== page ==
The state of the UK economy

Professor John Fender


The expectation that the economy can be expected to grow at a fairly slow pace in the foreseeable future was confirmed, with the Office for Budget Responsibility predicting growth of 0.6% for 2013 and 1.8% for 2014. The budget deficit, in money terms, is expected to be almost exactly the same this year as last year, with little change next year, before falling more significantly in succeeding years. Of course, since gross domestic product in money terms is still expected to grow, the deficit as a fraction of GDP will shrink, but the debt to GDP ratio is now expected to peak at 85.6% in 2016-7 before starting to fall gradually. This will be painfully close to the 90% ratio that is sometimes believed to be the threshold beyond which economic performance starts to deteriorate significantly. It is not at all surprising, therefore, that he did not relax the fiscal consolidation programme. Arguably, he was right to do so – any significant relaxation could have had very damaging consequences. It does seem that his policy is working – but it is working very slowly.

Whether monetary policy can boost the economy, given that fiscal policy is severely constrained by the deficit problem, is another question. There was speculation that there might be a significant change in the remit given to the Bank of England. This did not happen. There was some change to the remit – or perhaps it would be better to describe it as a change in the way the remit is interpreted. For example, it seems to give the green light to the Bank’s recent practice of not tightening policy in periods of above target inflation if it believes inflation will return to its target in due course. Also, the Bank of England is encouraged to consider ‘explicit forward guidance’ and ‘intermediate thresholds’. What this means is practice is to be seen, but the idea is that the Bank may make commitments of some sort to a future time path of interest rates. This may help alleviate fears that interest rates might be hiked as soon as there is the slightest sign of recovery in the air, and this might tend to make monetary policy a little more effective than it currently is.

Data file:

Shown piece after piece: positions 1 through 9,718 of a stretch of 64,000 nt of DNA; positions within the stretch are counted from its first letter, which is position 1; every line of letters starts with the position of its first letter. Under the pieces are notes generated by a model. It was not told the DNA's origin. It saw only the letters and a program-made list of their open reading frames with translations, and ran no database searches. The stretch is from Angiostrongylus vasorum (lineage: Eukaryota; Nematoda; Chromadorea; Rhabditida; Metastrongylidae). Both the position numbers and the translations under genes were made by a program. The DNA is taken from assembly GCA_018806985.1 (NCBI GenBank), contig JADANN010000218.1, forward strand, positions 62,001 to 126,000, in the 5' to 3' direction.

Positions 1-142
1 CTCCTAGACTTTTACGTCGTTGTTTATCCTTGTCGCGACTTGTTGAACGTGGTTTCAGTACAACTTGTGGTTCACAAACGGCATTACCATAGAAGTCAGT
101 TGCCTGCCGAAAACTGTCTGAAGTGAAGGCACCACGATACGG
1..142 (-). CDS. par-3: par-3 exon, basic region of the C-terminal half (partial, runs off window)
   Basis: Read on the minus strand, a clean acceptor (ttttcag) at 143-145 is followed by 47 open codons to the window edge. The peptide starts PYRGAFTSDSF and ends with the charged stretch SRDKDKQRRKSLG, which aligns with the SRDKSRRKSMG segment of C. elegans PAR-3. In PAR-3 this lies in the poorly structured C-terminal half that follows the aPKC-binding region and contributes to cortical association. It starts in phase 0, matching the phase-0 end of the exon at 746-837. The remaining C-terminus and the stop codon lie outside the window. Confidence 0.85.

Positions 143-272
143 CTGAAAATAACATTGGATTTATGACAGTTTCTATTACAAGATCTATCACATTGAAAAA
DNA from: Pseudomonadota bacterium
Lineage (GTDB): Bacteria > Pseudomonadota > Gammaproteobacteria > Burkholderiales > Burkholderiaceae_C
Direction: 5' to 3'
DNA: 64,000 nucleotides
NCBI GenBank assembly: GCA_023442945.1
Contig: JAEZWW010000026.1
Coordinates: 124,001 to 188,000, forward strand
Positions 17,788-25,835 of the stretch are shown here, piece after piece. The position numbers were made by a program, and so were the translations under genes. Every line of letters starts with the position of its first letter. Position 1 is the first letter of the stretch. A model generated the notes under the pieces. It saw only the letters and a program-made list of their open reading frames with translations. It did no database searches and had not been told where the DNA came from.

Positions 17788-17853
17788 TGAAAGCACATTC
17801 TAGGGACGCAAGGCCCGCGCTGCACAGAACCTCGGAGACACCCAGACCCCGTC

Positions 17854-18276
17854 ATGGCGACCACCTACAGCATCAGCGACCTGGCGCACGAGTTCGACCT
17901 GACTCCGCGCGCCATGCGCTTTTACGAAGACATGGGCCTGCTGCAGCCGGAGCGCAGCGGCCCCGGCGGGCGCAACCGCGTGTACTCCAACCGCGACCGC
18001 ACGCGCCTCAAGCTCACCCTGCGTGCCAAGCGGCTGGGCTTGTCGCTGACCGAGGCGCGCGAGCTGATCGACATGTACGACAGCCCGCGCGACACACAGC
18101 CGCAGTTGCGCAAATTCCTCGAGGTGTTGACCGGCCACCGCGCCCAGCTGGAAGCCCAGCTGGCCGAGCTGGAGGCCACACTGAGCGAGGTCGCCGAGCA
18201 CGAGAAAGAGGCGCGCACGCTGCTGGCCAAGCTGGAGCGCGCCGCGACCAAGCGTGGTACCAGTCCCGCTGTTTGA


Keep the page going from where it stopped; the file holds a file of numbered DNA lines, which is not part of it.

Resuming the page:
Although we are supposedly living in a time of austerity, there were a number of significant tax cuts – or cancellations of tax increases. The personal allowance rises to £10,000 in 2014, and corporation tax will fall to 20% in 2015 – down from 28% when the government came to power. Beer drinkers and motorists will benefit from changes to beer and fuel duty. There may be political reasons for such measures, but whether they will lead to any significant improvement in the economy is another question.

Finally, one measure to be skeptical about is the Help to Buy mortgage support scheme. By making more mortgages available, this is likely to push up house prices, but in the absence of any change in the supply of houses, will not enable more people to buy houses. Increasing the supply of housing is crucial in this respect, but the budget did nothing to being this about.

Professor John Fender, Professor of Macroeconomics at the University of Birmingham